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Small sinking particles control anammox rates in the Peruvian oxygen minimum zone

Abstract : Anaerobic oxidation of ammonium (anammox) in oxygen minimum zones (OMZs) is a major pathway of oceanic nitrogen loss. Ammonium released from sinking particles has been suggested to fuel this process. During cruises to the Peruvian OMZ in April-June 2017 we found that anammox rates are strongly correlated with the volume of small particles (128-512 µm), even though anammox bacteria were not directly associated with particles. This suggests that the relationship between anammox rates and particles is related to the ammonium released from particles by remineralization. To investigate this, ammonium release from particles was modelled and theoretical encounters of free-living anammox bacteria with ammonium in the particle boundary layer were calculated. These results indicated that small sinking particles could be responsible for ~75% of ammonium release in anoxic waters and that free-living anammox bacteria frequently encounter ammonium in the vicinity of smaller particles. This indicates a so far underestimated role of abundant, slow-sinking small particles in controlling oceanic nutrient budgets, and furthermore implies that observations of the volume of small particles could be used to estimate N-loss across large areas.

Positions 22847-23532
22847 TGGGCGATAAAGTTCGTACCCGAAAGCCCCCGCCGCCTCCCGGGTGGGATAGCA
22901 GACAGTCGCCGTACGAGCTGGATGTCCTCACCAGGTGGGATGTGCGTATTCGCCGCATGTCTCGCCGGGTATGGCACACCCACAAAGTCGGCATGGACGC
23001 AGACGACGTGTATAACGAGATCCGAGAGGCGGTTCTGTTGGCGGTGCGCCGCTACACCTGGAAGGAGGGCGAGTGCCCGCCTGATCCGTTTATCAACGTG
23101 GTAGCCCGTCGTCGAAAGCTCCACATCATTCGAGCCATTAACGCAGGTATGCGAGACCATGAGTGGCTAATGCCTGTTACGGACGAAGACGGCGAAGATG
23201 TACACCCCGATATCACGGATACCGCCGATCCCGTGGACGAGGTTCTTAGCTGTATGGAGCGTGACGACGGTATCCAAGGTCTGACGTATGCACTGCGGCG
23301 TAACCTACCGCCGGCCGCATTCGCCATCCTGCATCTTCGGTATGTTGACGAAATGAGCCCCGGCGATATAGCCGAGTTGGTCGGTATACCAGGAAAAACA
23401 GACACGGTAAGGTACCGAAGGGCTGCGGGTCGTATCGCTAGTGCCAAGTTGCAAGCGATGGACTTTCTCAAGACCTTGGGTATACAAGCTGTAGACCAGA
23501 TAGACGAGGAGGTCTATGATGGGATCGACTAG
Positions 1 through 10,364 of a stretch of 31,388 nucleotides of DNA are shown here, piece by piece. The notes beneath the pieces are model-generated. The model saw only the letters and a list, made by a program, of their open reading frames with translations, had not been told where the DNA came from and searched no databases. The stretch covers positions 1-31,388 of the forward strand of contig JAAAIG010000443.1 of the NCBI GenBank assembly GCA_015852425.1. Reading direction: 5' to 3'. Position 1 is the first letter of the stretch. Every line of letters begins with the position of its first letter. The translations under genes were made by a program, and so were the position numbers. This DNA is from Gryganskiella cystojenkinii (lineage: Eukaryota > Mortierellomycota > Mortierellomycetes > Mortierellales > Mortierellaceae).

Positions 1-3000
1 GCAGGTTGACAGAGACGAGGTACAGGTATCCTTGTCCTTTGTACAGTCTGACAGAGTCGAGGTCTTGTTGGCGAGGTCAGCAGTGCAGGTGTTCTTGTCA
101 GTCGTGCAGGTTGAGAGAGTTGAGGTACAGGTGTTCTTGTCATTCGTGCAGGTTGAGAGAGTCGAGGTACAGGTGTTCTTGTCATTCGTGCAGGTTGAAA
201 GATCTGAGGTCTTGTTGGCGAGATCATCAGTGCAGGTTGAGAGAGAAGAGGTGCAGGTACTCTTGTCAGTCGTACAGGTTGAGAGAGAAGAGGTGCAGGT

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Submitted on : Saturday, May 7, 2022 - 6:49:08 PM
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Clarissa Karthäuser, Soeren Ahmerkamp, Hannah K. Marchant, Laura A. Bristow, Helena Hauss, et al.. Small sinking particles control anammox rates in the Peruvian oxygen minimum zone. Nature Communications, Nature Publishing Group, 2021, 12, ⟨10.1038/s41467-021-23340-4⟩. ⟨insu-03661720⟩



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